A team of researchers from Kyoto University has found that dogs and capuchin monkeys watch how humans interact with one another and react less positively to those that are less willing to help or share. In their paper published in the journal Neuroscience & Biobehavioral Reviews, the team describes a series of experiments they carried out with several dogs and capuchin monkeys and what they discovered about both species social preferences.

Common sense suggests that most people prefer to deal with other people who are fair and in some cases, helpful. In this new effort, the researchers sought to learn if the same might be true of dogs and capuchin monkeys regarding human interactions. To that end, they set up three experiments designed to test how dogs and monkeys reacted to humans behaving rudely.

Seismograph

Southern California's Ventura-Pitas Point fault line has potential to trigger earthquakes, tsunamis

© Patrick T. Fallon / Reuters
New research has revealed that a fault in Southern California which was only identified as active in the 1980s has the potential to trigger devastating earthquakes and tsunamis along America's south west coast.

The Ventura-Pitas Point Fault runs under California from Ventura city through the Santa Barbara Channel and beneath Santa Barbara and Goleta. It also runs offshore, meaning it may be capable of generating tsunamis.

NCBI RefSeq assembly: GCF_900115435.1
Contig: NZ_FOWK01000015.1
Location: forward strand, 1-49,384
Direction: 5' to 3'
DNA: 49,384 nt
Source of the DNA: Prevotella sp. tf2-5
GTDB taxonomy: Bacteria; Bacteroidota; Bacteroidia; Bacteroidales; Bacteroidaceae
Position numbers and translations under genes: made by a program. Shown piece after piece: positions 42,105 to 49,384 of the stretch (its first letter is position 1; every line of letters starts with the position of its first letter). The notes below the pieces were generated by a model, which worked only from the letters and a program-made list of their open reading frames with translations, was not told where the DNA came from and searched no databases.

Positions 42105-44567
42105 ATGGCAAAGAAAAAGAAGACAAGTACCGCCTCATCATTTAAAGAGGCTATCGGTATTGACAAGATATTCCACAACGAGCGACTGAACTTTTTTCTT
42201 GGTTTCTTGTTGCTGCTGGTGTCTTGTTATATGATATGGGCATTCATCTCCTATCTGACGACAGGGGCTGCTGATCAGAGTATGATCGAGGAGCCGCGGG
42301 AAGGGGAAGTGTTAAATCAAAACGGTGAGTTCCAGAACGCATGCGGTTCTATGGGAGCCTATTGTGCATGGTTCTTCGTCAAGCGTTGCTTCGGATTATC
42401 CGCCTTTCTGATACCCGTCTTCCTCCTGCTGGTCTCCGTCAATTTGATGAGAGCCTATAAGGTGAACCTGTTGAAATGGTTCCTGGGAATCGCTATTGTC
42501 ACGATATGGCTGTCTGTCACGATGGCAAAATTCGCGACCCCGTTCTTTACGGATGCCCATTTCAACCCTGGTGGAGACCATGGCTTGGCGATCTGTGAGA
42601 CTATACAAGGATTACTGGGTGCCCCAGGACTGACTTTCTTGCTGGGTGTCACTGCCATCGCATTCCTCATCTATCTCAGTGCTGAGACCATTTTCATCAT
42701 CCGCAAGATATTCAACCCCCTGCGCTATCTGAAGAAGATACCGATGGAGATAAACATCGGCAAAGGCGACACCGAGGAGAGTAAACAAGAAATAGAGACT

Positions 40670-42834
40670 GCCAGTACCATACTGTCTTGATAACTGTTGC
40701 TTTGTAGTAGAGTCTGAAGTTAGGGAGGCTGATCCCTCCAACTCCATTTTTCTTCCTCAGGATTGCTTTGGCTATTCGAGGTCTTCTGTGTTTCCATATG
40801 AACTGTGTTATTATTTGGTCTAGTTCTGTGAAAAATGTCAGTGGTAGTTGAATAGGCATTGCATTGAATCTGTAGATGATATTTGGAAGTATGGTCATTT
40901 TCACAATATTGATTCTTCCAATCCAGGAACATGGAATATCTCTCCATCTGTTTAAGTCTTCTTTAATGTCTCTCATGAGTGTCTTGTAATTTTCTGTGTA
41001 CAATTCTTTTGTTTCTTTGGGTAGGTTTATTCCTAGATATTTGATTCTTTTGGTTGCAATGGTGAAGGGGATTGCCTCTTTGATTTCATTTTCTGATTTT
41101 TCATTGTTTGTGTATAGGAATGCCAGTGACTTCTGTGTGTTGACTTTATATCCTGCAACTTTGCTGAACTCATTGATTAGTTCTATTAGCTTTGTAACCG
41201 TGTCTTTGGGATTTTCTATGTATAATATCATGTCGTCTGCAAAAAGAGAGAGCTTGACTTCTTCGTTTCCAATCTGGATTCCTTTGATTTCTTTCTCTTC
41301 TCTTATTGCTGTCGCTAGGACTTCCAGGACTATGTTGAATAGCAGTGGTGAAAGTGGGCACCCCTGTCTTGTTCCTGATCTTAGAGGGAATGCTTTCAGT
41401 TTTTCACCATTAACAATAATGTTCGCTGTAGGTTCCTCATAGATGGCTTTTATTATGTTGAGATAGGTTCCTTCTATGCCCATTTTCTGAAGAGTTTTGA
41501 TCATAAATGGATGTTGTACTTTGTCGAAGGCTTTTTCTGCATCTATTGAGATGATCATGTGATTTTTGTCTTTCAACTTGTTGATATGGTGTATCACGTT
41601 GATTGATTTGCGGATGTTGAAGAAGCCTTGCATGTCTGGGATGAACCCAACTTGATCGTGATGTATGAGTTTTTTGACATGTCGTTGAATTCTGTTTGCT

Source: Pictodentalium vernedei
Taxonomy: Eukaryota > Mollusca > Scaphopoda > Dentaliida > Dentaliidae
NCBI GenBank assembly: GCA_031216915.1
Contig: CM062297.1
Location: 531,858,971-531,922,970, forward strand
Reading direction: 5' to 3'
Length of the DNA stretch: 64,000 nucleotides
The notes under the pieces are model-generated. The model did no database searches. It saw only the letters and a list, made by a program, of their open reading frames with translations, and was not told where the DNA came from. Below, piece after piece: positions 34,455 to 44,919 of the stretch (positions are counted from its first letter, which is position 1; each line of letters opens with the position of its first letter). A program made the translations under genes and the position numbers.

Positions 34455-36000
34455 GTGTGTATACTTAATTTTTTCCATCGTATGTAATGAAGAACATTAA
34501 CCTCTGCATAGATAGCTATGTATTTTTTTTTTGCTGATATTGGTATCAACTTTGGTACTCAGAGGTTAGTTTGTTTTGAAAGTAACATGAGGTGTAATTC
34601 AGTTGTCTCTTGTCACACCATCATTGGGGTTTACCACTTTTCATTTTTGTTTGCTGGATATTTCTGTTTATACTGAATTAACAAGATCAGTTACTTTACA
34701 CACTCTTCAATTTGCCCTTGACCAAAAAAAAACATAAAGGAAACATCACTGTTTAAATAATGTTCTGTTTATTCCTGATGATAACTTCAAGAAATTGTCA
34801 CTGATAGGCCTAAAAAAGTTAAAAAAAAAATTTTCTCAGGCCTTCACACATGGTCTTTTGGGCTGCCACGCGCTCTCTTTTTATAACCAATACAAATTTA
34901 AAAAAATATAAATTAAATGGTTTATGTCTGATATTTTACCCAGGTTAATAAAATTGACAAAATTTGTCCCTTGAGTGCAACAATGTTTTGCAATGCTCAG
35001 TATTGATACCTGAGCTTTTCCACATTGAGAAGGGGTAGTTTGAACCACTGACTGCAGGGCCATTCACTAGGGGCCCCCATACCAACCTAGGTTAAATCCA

Since it was identified as a potentially dangerous fault in the late 1980s, there have been decades of debate about its exact location and its underground geometry. Initial theories assumed the fault was slightly dipping, or that it had two severe tilting sections with a flat section in between, similar to a staircase.

A new study published in Geophysical Research Letters states that the fault has the staircase-like geometry, meaning it is closer to the surface and would likely cause more damage during an earthquake than previously thought.

Beaker

What could go wrong? U.S. National Academy of Sciences advocates use of gene editing tools to modify human DNA

A US National Academy of Sciences report has said gene-editing tools should eventually be used to modify human DNA - does their ruling open the door for future "designer babies"? Some may have reservations about that eventuality, but a bioethics professor has told Sputnik scientists have a moral duty to pursue that possibility.

In a report, the committee of scientists, entrepreneurs, ethicists and patient advocates said human genomes could in future be edited to replace faulty genetic information from a parent with a third person's healthy DNA. It stresses that the technique should only be used in the most serious cases, where no other options are available, and conducted under strict guidelines with stringent oversight.